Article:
Everything You Need to Know When Hunting for Scholarships
Where to start? We asked Mark Kantrowitz, publisher of the financial aid education site Edvisors and co-author of "Filing the FAFSA." Below are his 10 tips for students seeking merit-based scholarships to pay for college.
1. Create an accomplishments resume. Kantrowitz advises students to think of applying for scholarships as akin to applying for a job. That means making a resume that summarizes awards, interests, activities and accomplishments. "It can help the student write a better application and teachers write better letters of recommendation," he says.
2. Don't miss deadlines. "Half the scholarships have deadlines in the fall and half have deadlines in the spring, so start searching for scholarships ASAP," Kantrowitz says. And for those who aren't high school seniors? Kantrowitz says scholarship opportunities are available to students as early as elementary and secondary school. Other awards require applicants to already be enrolled in college. Either way, vigilance pays.
3. Complete the scholarship-matching profile thoroughly. Edvisors offers a free Personal Financial Aid Help Tool to provide students and their parents with college savings tips tailored to their financial situations. Says Kantrowitz: "Many of the questions [in the form] trigger the inclusion of specific scholarships."
4. Apply to as many scholarships as possible. There's no magic formula to winning scholarships. You'll need to apply a lot if you want to truly boost your odds of winning. That said, there are ways to streamline the application process. "Reuse essays to save time, customizing them for each new application," Kantrowitz says. "Answer the essay question out loud and transcribe a recording of the answer to avoid writer's block and proofread carefully before submitting the application."
5. Look for scholarship listing books. Just because the Internet is chock-full of tips and listings, you shouldn't simply forgo paper directories. "They can be found in the jobs and careers section of the library or the campus Career Center," Kantrowitz says. Spend a day sifting through what's on the shelf and write down everything that looks interesting, checking copyright dates as you go. Why? Any directory more than a year or two old could have out-of-date information that needs confirming.
6. Find local scholarships on bulletin boards. Some awards are aimed specifically at locals. You'll find them where students conduct business. "Look near the high school guidance counselor's office, outside the college financial aid office and campus academic departments and in the local public library," Kantrowitz says.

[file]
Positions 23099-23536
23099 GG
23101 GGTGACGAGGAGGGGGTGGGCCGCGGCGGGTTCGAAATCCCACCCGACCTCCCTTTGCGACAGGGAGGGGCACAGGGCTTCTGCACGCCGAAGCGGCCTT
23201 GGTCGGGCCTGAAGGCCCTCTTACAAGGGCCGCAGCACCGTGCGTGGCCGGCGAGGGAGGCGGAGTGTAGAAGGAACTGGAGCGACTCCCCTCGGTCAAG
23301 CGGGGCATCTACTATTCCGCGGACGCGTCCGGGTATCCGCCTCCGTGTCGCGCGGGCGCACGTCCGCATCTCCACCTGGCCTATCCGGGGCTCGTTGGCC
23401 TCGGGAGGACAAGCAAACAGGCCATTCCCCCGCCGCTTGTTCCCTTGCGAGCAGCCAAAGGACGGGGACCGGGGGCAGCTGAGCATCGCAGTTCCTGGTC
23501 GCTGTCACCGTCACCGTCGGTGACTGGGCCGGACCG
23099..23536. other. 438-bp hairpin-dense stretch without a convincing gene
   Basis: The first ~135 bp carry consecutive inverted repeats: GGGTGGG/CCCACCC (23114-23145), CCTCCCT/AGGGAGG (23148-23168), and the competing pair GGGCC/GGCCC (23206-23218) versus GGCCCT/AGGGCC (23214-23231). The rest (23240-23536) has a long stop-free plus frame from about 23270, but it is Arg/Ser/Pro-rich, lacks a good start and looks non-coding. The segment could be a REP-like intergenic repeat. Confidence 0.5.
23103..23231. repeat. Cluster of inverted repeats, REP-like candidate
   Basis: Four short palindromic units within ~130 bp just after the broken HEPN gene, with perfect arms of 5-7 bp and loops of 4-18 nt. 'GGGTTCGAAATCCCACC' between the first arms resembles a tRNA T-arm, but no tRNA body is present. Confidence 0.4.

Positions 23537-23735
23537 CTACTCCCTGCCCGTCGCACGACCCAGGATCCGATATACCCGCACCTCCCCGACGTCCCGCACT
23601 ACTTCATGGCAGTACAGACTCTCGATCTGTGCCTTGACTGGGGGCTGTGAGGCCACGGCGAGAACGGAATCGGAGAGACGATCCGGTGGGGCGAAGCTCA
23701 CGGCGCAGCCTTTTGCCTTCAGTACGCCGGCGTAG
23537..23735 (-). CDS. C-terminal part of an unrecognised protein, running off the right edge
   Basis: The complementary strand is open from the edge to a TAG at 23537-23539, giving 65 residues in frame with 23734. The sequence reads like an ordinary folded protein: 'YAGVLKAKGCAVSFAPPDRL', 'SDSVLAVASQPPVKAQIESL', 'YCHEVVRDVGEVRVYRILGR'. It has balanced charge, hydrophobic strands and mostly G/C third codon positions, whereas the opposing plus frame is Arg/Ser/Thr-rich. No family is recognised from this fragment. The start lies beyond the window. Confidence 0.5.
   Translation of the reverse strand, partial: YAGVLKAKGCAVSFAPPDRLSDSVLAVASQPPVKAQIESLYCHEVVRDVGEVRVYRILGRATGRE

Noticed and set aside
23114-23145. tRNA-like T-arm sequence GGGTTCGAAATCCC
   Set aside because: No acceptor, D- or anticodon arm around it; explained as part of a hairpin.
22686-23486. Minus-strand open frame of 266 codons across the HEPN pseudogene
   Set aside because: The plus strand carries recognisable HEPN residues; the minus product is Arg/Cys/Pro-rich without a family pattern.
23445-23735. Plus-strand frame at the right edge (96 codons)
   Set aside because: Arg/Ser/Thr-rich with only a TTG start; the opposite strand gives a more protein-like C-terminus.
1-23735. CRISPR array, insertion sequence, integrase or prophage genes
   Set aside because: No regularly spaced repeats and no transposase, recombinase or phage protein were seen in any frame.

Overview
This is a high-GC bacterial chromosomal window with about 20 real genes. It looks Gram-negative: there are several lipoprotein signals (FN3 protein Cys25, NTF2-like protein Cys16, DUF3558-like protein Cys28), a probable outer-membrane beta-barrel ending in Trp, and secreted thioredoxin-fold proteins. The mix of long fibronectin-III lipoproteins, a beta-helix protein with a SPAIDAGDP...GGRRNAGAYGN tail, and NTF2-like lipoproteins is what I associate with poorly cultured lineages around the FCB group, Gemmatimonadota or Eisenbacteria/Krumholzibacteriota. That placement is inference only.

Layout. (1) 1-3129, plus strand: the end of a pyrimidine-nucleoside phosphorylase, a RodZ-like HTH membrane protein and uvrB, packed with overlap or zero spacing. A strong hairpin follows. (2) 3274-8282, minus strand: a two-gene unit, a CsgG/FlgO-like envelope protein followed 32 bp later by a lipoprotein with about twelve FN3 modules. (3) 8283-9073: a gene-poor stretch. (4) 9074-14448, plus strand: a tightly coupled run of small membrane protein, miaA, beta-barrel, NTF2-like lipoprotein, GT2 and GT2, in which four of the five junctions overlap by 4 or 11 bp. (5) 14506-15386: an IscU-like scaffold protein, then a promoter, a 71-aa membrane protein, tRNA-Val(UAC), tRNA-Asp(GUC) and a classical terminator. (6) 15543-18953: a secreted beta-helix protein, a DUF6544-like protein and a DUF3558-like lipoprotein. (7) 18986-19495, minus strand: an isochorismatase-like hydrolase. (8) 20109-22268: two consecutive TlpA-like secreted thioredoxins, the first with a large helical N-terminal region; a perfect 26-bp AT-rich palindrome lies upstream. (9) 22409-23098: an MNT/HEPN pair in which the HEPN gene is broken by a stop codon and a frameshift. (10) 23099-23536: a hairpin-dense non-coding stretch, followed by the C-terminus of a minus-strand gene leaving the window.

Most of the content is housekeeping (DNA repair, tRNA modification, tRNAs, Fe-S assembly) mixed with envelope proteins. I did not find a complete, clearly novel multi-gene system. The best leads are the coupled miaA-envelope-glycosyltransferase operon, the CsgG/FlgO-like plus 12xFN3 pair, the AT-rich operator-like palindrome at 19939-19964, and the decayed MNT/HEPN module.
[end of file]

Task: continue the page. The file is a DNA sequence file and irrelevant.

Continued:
7. Tap into family connections. Big companies frequently have some sort of scholarship fund. Clubs, fraternities and other membership organizations are equally invested. Kantrowitz says students should be looking for opportunities in each to apply.
8. Read the paper. "Check out the coupon section of the newspaper for local and national corporate-sponsored scholarships," Kantrowitz says -- and he's serious. Banks, credit unions and even the newspapers themselves may be offering funds to local students.
9. Maintain a professional online presence. Again, think like a candidate applying for a job. Your online presence is how the selection committee is going to get to know you. A professional-looking website and social media presence could give you an edge over those who haven't put in the same effort. Says Kantrowitz: "Some scholarship providers now require finalists to friend them on Facebook. Also, use a professional email address to make a good first impression."
10. Dress to win. You wouldn't go to a job interview not looking the part. Take the same attitude when applying for merit-based awards. Says Kantrowitz: "If selected for an in-person or video interview, dress as if you would be a proud recipient of the award."
Let's Hear Your Success Stories!
With millions of scholarships offered annually, you're bound to find a few in unexpected places. Where have you unearthed funds for school? What was your strategy and why did it work? Tell us all about it in the comments section below.
With his eldest headed for college soon, Motley Fool contributor Tim Beyers is about to become a scholarship junkie. Find him on Twitter as @milehighfool and try any of our Foolish newsletter services free for 30 days. Check out our one great stock to buy for 2015 and beyond.